Poetry Sunday: “during the bombing of Kosovo,” by Alicia Ostriker

Guest Column written by Susan Cohen

Just imagine a different title for this poetic response to the April 1999 NATO bombing of a Serbian city. Perhaps the bombing of Iraq or the destruction of Syria. Or the flight of refugees? Alicia Ostriker’s devastating words of witness resonate now more than ever, as families escape homelands in numbers not seen since World War II, and the United States government shamefully attempts to slam the door to the feast our country represents.

What makes a poem both timely and timeless? And why, when Rebecca Foust invited me to write a column celebrating the Jewish festival of Passover, which begins tomorrow, did I choose this poem of lamentation?

In 2017, many American poets find themselves torn between competing urges: compelled to bear witness, and yet hoping to produce work that survives the months before publication or (why not confess our collective hubris?) the decades to achieve some semblance of posterity. Every poet must attempt to solve this puzzle for each poem that reflects the news.

Ostriker’s solution in during the bombing of Kosovo is to address the issue of timelessness itself—the way humans have slaughtered each other since the start. She keeps her four stanzas uncluttered by information that might date the poem, providing its immediate context only in the title. She also masterfully merges content and form by embodying the way tragic events repeat. She doesn’t need to say this happens over and over. She eloquently conveys that idea, as poetry can, through her reappearing metaphor of “mist” and “vapor.”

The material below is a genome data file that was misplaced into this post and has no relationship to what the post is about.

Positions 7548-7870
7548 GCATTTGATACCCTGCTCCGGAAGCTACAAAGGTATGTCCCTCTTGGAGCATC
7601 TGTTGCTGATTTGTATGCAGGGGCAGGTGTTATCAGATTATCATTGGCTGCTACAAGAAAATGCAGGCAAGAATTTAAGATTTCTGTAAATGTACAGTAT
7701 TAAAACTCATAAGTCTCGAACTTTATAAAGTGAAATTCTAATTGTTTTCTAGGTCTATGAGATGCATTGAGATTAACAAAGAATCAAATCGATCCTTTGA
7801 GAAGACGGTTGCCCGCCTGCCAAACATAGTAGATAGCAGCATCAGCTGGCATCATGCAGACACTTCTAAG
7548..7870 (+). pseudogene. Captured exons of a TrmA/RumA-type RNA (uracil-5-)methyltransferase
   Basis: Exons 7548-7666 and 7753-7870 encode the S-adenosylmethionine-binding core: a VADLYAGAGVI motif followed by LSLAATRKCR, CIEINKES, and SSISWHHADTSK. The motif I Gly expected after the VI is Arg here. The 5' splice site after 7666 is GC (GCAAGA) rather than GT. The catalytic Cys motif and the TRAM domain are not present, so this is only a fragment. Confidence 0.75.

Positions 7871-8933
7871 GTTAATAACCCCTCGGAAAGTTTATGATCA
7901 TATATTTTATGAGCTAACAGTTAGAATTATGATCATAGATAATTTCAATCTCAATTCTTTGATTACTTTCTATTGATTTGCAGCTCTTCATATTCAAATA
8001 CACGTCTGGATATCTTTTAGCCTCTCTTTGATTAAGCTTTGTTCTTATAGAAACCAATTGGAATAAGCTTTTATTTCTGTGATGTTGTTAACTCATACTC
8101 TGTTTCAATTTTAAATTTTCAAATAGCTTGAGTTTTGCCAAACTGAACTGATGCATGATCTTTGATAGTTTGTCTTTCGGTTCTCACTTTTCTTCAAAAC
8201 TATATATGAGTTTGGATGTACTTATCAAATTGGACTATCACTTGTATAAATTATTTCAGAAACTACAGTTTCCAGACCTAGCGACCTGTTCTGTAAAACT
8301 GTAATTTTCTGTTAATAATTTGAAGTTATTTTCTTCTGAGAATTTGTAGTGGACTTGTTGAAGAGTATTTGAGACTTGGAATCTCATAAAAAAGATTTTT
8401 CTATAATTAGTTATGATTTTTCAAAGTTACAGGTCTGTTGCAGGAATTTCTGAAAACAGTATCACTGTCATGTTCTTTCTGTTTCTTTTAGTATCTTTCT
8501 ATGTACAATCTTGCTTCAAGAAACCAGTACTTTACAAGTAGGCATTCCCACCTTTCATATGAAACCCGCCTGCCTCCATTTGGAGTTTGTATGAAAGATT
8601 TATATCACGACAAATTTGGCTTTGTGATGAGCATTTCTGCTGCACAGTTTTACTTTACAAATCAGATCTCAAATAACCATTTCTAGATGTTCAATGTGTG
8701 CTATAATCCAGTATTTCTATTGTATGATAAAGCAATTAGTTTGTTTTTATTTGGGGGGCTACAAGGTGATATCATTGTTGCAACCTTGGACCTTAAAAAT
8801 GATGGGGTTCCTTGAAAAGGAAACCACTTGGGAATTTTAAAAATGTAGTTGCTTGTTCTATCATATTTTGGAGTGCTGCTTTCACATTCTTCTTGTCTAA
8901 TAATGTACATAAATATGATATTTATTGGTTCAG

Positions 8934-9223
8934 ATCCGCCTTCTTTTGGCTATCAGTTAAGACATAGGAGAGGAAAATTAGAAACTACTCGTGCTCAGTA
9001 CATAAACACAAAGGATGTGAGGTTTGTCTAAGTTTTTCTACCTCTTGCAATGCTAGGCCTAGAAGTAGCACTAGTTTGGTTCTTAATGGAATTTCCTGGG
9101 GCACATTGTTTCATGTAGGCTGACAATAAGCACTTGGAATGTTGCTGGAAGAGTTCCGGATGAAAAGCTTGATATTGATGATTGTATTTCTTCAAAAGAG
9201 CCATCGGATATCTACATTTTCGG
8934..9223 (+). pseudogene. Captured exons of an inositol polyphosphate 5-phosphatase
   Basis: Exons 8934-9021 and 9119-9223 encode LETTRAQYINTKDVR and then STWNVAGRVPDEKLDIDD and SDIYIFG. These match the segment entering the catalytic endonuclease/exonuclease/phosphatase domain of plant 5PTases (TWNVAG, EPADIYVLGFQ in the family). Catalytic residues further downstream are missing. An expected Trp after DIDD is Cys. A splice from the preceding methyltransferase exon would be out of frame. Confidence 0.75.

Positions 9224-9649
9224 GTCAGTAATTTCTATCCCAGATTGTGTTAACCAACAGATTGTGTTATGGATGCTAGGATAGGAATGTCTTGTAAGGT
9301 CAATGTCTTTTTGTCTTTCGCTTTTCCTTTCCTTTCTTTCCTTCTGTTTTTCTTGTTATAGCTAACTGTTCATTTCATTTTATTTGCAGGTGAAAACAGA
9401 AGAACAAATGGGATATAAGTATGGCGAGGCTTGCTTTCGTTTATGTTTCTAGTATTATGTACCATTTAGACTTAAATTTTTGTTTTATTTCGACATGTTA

The poem begins at the beginning, with the story of Cain and Abel. By employing the Hebrew name Hevel, Ostriker, who is a student of the Hebrew Bible, can play with its curious multiple translations. She mentions vanity first, as if vanity might precede all the tragedy that follows. After all, Cain is both the first man conceived from a woman and the original murderer. This makes Abel the first murder victim, or as Ostriker puts it: “…the first man / whose brother was not his keeper.”

I admire how the second stanza weaves hevel’s other meanings through alternating lines. The similes “like mist” and “like vapor” relentlessly float in and out, like the fog of war through history, always destined to return. This rhetorical device of repetition at the start of a line, called anaphora, frequently occurs in the Bible, a reference Ostriker certainly intends. It also creates a drumbeat, an insistent rhythm in a poem that—as free verse—doesn’t follow any established metrical pattern.

Typically, Ostriker punctuates and capitalizes.  She doesn’t in the volcano sequence, where during the bombing of Kosovo first appeared. Poet W.S. Merwin once described his decision to abandon punctuation as un-stapling the poem from the page, and that’s what happens here. The sentence fragments without end-stops contribute to the poem’s powerful movement, allowing a reader to group and regroup words within and across lines. In “like mist tens of thousands / of refugees cross the border / like vapor from morning to dusk / unmanned families,” for example, people and atmosphere merge, both of them unfixed and in motion.